Gold drops 1 percent as market lacks fresh impetus

By Humeyra Pamuk

LONDON (BestGrowthStock) – Gold dropped 1 percent on Friday as the dollar moved back into positive territory and traders said bullion needed fresh investment demand to extend its recent rally and test its record high.

Bullion touched its highest in two months above $1,262 an ounce this week on renewed worries about the European banking sector, but gave up some gains to profit-taking and as upbeat macro data on Thursday soothed some investor fears.

Spot gold was at $1,242.85 an ounce by 1314 GMT (9:14 a.m. EDT), about 2 percent away from its all-time high of above $1,264 an ounce struck in June and versus Thursday’s $1,248.27 an ounce. Bullion fell to a session low of $1,236.55 an ounce.

“There hasn’t been enough genuine demand around,” said

Simon Weeks, head of precious metals at the Bank of Nova Scotia. “The ETF’s are struggling to gain any decent investment and the physical market’s gone quiet,” he said.

“It was more of a question of being up there on sentiment rather than demand and the market’s not been able to sustain it,” he said, adding that in the near term a range between $1,225 to $1,245 an ounce could be possible.

The world’s largest gold-backed exchange-traded fund, SPDR Gold Trust (GLD.P: ), said its holdings slipped to 1,293.531 tonnes by Sept 9 from 1,294.442 tonnes by Sept 3. The holdings hit a record at 1,320.436 tonnes on June 29.

Gold jewelry sales in Italy, the European Union’s top market by consumption, fell 23.5 percent in the second quarter and are likely to fall for the full year, a World Gold Council official said on Friday.

Bullion did not see much support from the currency markets, where the dollar (.DXY: ) was slightly higher in volatile trade, making bullion more expensive for non-U.S. currency holders.


But still many analysts bet on gold because its safe-haven appeal will remain due to lingering worries surrounding the health of the global economy. On Friday, European shares retreated from four-month highs. (.EU: )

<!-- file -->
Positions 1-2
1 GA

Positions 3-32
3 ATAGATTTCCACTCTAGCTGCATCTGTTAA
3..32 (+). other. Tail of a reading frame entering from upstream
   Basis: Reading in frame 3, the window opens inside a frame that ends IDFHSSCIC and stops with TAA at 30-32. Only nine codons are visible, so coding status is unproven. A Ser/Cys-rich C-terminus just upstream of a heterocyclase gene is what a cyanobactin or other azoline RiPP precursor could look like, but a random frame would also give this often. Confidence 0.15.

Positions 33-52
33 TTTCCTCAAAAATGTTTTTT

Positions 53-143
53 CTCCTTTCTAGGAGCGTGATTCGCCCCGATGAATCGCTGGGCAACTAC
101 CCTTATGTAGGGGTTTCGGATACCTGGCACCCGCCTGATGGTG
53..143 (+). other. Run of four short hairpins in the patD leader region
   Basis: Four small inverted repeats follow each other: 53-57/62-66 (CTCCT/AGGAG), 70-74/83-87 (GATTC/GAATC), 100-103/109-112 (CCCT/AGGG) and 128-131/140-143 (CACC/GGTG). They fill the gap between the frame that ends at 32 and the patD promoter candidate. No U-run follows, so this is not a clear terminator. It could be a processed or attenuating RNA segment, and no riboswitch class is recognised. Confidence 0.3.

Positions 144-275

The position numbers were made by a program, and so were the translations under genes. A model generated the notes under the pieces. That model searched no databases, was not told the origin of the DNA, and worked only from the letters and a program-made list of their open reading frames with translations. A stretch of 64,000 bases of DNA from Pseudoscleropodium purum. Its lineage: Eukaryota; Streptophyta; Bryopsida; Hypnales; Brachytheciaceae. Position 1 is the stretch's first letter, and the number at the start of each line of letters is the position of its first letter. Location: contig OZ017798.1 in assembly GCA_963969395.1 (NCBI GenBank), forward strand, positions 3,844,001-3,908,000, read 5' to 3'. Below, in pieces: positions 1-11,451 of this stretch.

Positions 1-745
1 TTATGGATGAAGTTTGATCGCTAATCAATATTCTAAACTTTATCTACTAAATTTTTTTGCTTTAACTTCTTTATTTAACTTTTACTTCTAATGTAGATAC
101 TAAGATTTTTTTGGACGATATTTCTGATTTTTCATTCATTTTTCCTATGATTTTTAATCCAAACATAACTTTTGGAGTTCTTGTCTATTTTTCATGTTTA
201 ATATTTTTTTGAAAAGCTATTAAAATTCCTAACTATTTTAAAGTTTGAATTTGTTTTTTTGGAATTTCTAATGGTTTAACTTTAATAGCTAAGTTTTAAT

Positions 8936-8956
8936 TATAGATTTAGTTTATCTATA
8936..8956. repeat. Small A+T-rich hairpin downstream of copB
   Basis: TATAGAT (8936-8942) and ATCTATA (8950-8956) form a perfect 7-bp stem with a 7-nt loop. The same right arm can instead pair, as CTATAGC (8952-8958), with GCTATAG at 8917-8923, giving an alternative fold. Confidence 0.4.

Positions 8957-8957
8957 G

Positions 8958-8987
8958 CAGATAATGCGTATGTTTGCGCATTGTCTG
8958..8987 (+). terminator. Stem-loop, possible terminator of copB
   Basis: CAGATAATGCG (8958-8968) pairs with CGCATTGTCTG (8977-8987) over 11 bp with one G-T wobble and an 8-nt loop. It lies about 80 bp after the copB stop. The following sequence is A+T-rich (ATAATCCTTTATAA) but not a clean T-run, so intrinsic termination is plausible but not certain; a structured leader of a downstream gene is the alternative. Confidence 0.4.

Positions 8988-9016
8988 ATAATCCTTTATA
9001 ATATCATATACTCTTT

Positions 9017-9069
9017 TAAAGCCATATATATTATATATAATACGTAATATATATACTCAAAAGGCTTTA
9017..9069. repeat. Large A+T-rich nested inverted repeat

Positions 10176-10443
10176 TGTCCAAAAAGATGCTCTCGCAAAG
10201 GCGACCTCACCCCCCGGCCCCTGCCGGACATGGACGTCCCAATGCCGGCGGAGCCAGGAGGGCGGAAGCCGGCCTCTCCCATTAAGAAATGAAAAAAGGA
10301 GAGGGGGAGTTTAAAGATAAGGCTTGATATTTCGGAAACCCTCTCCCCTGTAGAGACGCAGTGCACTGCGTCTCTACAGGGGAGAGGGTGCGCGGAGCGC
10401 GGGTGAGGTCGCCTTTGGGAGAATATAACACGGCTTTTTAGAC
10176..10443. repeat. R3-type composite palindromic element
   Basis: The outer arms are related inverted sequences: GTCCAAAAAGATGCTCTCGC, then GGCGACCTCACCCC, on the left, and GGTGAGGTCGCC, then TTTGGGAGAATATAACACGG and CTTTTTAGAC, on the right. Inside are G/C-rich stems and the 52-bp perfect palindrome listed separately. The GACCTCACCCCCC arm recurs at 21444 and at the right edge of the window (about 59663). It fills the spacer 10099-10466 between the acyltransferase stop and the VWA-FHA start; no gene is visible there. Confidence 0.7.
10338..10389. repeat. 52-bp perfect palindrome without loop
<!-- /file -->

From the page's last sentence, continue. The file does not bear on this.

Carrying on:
“The upward trend is still very much in place,” said analyst Daniel Brebner at Deutsche Bank. “We have seen marginal improvement in risk appetite but worries about European sovereign debt…that’s kept investors cautious,” he said.

“It’s just a matter of time before we hit $1,300 an ounce,” Brebner added.

U.S. gold futures for December delivery was down $7.7 at $1,243.2 an ounce. The all-time high on the December futures chart sits at $1,270.60 per ounce.

Interest from Asian central banks in bullion was another factor that supported the prices in the long-term, analysts said, after The International Monetary Fund said it sold 10 tonnes of gold to the central bank of Bangladesh this week.

Industry experts saw more central banks to follow.

“Gold is one of the few asset classes that is almost universally permissible by the investment guidelines of emerging countries’ central banks,” said Natalie Dempster, Director, Government Affairs at the World Gold Council.

Spot silver was at $19.84 an ounce from $19.79 late in New York on Thursday. It touched $20.14 an ounce earlier this week, its highest since March 2008.

Deutsche Bank analysts said silver could outperform the precious metals complex. “Given our conviction that central bankers will lean heavily toward an inflationary outcome rather than deflationary, we expect that precious metals such as silver or palladium could outperform in a precious metals context.”

Palladium was at $520.75 an ounce versus $518.73 an ounce while platinum was at $1,551 an ounce compared with Thursday’s $1,548.28 an ounce.

(Additional reporting by Lewa Pardomuan in SINGAPORE; editing by Keiron Henderson and Alison Birrane)

Gold drops 1 percent as market lacks fresh impetus